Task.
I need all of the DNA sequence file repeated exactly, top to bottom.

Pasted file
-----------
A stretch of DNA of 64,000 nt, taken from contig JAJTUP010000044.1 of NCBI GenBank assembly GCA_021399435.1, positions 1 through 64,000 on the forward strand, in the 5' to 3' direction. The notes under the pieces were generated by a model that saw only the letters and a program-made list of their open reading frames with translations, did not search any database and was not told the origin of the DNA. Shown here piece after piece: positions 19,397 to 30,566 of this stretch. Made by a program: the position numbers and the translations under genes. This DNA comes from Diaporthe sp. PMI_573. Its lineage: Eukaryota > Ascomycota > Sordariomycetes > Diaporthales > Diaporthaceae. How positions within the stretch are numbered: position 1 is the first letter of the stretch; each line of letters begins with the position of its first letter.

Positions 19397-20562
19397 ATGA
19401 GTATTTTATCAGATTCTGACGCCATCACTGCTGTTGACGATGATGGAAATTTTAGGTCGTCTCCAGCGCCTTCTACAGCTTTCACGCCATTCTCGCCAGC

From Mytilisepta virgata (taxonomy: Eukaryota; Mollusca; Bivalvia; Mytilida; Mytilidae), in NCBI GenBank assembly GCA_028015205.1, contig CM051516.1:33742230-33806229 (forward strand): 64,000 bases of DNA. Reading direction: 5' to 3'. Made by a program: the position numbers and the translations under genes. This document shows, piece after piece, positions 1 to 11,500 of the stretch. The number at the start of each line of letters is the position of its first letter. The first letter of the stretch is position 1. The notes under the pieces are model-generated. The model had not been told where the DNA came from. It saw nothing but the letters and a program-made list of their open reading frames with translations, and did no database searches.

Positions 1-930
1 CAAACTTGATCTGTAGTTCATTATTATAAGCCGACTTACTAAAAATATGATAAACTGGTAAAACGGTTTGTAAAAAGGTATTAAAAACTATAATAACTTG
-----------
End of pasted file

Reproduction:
A stretch of DNA of 64,000 nt, taken from contig JAJTUP010000044.1 of NCBI GenBank assembly GCA_021399435.1, positions 1 through 64,000 on the forward strand, in the 5' to 3' direction. The notes under the pieces were generated by a model that saw only the letters and a program-made list of their open reading frames with translations, did not search any database and was not told the origin of the DNA. Shown here piece after piece: positions 19,397 to 30,566 of this stretch. Made by a program: the position numbers and the translations under genes. This DNA comes from Diaporthe sp. PMI_573. Its lineage: Eukaryota > Ascomycota > Sordariomycetes > Diaporthales > Diaporthaceae. How positions within the stretch are numbered: position 1 is the first letter of the stretch; each line of letters begins with the position of its first letter.

Positions 19397-20562
19397 ATGA
19401 GTATTTTATCAGATTCTGACGCCATCACTGCTGTTGACGATGATGGAAATTTTAGGTCGTCTCCAGCGCCTTCTACAGCTTTCACGCCATTCTCGCCAGC

From Mytilisepta virgata (taxonomy: Eukaryota; Mollusca; Bivalvia; Mytilida; Mytilidae), in NCBI GenBank assembly GCA_028015205.1, contig CM051516.1:33742230-33806229 (forward strand): 64,000 bases of DNA. Reading direction: 5' to 3'. Made by a program: the position numbers and the translations under genes. This document shows, piece after piece, positions 1 to 11,500 of the stretch. The number at the start of each line of letters is the position of its first letter. The first letter of the stretch is position 1. The notes under the pieces are model-generated. The model had not been told where the DNA came from. It saw nothing but the letters and a program-made list of their open reading frames with translations, and did no database searches.

Positions 1-930
1 CAAACTTGATCTGTAGTTCATTATTATAAGCCGACTTACTAAAAATATGATAAACTGGTAAAACGGTTTGTAAAAAGGTATTAAAAACTATAATAACTTG